Although prenatal education programs have been established in routine health care, only a few studies have evaluated their effectiveness in the main outcomes of childbirth and upbringing. There are some arguments that indicate the little introjection of the contents of these programs. They mention that “the act of work can be an overwhelming experience, with the mixture of emotions and physical pain, sometimes the body can go into an overload and they hardly remember its name ”.
For example, there is a Cochrane systematic review from 2007 that did not show a consistent effect of prenatal programs on any clinically relevant outcomes for delivery. Only trends towards better knowledge, confidence and parental competence in small studies were observed .
Until now, the affirmations of success and necessity seem not to be based on scientific reports, but on the strong beliefs of the future parents and, perhaps even more, of the health workers .
On the contrary, other researchers have shown in their studies how peer learning is facilitated in the setting of childbirth training courses, they point out that these prenatal group consultations can support learning since individuals participate positively both in their own acquisition of knowledge as in that of others. Calling that kind of peer-to-peer learning .
Another aspect that should be considered is the person who mediates the teaching in these programs that have a very important role in the success of the same, be part of the suitability and skills of the facilitators involved in this process, their experience, and knowledge.
In 2010, a study was carried out in Ireland that explored the attitudes of first-time mothers towards prenatal education, the authors point out that there are many strengths, weaknesses, opportunities, and barriers to prenatal education; one of these strengths includes the facilitator of the classes, the information and the preparation that the participants receive. In the same way, the distancing of adequate didactic teaching methods was considered in the study as a very important barrier .
In Costa Rica, prenatal care includes offering the preparation course for childbirth in the various health care centers, which is governed by the Technical Standards of Maternal and Perinatal Care of the Costa Rican Social Security Fund and the Ministry of Health . These courses must be taught by the obstetric nursing staff; However, not all establishments are responsible for obstetric nurses, since it depends on the institution and the rules that govern them can be taught by other types of personnel.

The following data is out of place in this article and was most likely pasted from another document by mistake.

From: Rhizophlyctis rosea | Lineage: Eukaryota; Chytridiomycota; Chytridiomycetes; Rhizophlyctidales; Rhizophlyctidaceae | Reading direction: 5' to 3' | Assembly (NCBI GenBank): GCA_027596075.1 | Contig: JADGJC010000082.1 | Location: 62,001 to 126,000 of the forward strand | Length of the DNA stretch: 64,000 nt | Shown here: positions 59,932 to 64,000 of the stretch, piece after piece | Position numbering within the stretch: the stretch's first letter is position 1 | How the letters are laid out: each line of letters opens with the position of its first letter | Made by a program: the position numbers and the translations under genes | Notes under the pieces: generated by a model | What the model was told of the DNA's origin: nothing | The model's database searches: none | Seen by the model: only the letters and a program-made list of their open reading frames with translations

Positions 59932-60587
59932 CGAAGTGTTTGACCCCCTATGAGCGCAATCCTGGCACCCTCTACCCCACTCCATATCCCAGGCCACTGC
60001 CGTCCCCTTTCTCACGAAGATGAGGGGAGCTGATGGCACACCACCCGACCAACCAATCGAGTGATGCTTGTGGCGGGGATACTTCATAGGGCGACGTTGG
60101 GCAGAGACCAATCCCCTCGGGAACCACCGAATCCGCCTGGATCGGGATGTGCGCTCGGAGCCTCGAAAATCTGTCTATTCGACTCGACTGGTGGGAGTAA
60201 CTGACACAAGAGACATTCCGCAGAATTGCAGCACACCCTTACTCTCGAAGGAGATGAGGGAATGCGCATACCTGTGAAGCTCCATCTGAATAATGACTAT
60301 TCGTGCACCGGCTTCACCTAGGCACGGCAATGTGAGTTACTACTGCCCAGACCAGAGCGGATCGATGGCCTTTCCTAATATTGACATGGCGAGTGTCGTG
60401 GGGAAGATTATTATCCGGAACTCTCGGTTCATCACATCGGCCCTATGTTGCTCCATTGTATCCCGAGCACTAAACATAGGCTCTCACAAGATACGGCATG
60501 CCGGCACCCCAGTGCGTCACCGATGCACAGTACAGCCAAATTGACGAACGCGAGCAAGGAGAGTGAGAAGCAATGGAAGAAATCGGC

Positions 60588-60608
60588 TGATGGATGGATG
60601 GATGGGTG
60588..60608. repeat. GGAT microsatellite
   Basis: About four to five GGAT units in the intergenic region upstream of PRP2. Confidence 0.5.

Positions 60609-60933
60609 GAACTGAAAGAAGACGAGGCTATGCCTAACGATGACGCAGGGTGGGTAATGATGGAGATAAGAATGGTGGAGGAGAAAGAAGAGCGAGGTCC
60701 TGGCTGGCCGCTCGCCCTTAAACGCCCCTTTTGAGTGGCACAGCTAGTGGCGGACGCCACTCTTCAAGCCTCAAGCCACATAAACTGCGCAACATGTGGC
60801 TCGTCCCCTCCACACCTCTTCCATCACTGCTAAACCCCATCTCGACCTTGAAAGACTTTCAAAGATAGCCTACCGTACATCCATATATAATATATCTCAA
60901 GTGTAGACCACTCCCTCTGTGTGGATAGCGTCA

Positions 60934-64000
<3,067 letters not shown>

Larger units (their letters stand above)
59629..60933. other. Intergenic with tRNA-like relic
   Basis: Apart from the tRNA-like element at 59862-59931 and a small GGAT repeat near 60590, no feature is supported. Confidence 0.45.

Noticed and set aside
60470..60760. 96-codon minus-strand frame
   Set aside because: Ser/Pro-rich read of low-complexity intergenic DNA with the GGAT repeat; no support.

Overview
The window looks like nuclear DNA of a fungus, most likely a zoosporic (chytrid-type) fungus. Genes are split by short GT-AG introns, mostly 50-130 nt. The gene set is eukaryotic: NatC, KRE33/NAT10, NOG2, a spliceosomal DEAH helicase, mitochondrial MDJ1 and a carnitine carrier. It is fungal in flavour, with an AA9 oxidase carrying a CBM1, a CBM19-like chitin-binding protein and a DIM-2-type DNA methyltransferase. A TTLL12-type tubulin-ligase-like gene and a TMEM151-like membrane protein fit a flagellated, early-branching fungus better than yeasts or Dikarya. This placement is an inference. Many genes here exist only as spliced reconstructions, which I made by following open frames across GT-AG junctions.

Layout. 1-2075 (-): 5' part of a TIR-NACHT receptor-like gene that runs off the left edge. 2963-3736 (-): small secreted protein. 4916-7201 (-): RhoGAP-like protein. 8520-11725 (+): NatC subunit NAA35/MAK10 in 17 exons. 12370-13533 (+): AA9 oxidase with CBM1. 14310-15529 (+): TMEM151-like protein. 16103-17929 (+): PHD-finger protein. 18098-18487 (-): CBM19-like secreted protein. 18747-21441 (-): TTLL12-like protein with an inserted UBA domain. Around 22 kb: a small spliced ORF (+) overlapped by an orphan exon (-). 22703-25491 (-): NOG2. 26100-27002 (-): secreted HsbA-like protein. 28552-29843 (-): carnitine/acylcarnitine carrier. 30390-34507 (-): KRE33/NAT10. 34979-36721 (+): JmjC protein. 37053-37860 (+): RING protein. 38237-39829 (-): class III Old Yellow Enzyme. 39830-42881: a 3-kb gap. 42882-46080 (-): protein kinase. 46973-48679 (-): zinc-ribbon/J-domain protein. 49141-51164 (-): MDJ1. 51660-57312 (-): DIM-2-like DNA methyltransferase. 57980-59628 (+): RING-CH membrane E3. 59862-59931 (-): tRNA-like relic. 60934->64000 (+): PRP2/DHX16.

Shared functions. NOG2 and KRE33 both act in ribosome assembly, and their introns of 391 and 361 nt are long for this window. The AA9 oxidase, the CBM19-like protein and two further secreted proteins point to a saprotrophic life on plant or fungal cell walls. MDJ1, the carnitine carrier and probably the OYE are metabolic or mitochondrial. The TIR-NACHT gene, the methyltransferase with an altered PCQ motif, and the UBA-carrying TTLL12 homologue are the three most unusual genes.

Other classes of childbirth preparation are developed by private entities aimed primarily at first-time parents, but without any record of their effectiveness, although in their informative pages they point out that they are based on the Lamaze technique and the Bradley method [10,11].
In Costa Rica, there are no data that demonstrate the effectiveness of the programs or courses of prenatal education that are taught. What the researchers have observed in their professional practice is that the parturient women do not show an introjection of the course they have done, given that their attitude and performance in certain cases do not favor their health and that of their baby.
There is a lack of research on prenatal education programs that help to strengthen the various pedagogical and didactic aspects for a true empowerment of the pregnant family and the necessary tools to face the different periods of the birth process and the care of the newborn.
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- Deave T, Johnson D, Ingram J. Transition to parenthood: The needs of parents in pregnancy and early parenthood. BMC Pregnancy Childbirth. 2008;8:30.
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- Gagnon AJ, Sandall J. Individual or group antenatal education for childbirth or parenthood, or both. Cochrane Database Syst Rev. 2007;3(CD002869).
- Nisbeth M, Fage-Butler. Antenatal group consultations: Facilitating patient-patient education. Patient Educ Couns. 2016;99(12):1999-2004.